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subsection {* Avoiding automatic pattern splitting *}

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text {*


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Up to now, we used pattern matching only on datatypes, and the


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patterns were always disjoint and complete, and if they weren't,


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they were made disjoint automatically like in the definition of


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@{const "sep"} in \S\ref{patmatch}.


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This automatic splitting can significantly increase the number of


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equations involved, and this is not always desirable. The following


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example shows the problem:

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Suppose we are modeling incomplete knowledge about the world by a

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threevalued datatype, which has values @{term "T"}, @{term "F"}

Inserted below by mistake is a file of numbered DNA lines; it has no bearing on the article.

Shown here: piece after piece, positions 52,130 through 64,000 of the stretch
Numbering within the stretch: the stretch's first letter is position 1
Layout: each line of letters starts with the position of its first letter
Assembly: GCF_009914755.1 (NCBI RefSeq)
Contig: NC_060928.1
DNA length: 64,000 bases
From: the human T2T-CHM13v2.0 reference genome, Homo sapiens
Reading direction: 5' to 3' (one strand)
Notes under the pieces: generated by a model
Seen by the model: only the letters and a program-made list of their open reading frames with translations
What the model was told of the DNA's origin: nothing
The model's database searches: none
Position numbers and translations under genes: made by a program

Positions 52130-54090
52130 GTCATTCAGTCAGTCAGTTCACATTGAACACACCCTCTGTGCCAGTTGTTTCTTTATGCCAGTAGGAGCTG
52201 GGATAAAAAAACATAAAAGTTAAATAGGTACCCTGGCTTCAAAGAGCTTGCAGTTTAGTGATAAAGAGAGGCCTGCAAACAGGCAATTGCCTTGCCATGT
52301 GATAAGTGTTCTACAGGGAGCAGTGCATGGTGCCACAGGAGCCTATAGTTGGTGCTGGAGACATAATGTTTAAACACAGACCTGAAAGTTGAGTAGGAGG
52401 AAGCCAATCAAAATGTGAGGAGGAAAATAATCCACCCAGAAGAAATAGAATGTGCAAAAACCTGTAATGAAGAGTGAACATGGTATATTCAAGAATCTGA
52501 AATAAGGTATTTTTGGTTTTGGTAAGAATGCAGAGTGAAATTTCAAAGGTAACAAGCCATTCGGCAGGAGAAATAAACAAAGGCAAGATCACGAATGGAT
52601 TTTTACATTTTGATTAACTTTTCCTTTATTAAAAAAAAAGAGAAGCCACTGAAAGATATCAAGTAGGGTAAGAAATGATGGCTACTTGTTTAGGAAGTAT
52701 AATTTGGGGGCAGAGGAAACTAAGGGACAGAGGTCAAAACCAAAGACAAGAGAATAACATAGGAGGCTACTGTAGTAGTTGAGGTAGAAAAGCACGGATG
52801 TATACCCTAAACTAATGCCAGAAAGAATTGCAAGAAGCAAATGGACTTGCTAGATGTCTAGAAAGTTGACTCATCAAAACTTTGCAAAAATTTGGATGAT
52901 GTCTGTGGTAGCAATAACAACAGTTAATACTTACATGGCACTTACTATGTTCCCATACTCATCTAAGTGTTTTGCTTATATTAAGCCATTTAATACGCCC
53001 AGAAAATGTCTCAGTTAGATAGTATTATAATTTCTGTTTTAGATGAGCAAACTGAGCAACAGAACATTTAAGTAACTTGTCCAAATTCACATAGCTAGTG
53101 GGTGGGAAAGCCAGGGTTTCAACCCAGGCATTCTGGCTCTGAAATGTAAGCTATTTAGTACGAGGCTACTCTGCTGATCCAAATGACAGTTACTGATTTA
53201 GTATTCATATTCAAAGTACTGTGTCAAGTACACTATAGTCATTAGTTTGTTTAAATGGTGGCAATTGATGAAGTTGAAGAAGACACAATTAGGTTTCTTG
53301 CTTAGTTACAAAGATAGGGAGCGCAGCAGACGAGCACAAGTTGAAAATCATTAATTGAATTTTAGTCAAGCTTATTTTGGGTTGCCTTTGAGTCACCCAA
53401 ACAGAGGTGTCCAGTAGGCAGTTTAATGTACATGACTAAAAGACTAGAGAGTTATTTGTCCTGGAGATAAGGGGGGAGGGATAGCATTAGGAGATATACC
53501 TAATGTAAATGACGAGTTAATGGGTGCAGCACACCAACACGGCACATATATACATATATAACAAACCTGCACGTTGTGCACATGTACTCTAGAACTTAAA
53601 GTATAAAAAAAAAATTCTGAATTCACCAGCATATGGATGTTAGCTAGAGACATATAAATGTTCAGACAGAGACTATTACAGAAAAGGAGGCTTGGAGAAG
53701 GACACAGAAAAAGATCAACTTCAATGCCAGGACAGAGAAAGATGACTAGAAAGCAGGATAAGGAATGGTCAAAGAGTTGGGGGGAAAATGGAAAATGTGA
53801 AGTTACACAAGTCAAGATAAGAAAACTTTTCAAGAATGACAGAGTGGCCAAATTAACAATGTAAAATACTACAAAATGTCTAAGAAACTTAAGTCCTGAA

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and @{term "X"} for true, false and uncertain propositions, respectively.

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*}


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datatype P3 = T  F  X


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text {* \noindent Then the conjunction of such values can be defined as follows: *}

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fun And :: "P3 \<Rightarrow> P3 \<Rightarrow> P3"


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where


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"And T p = p"

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 "And p T = p"


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 "And p F = F"


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 "And F p = F"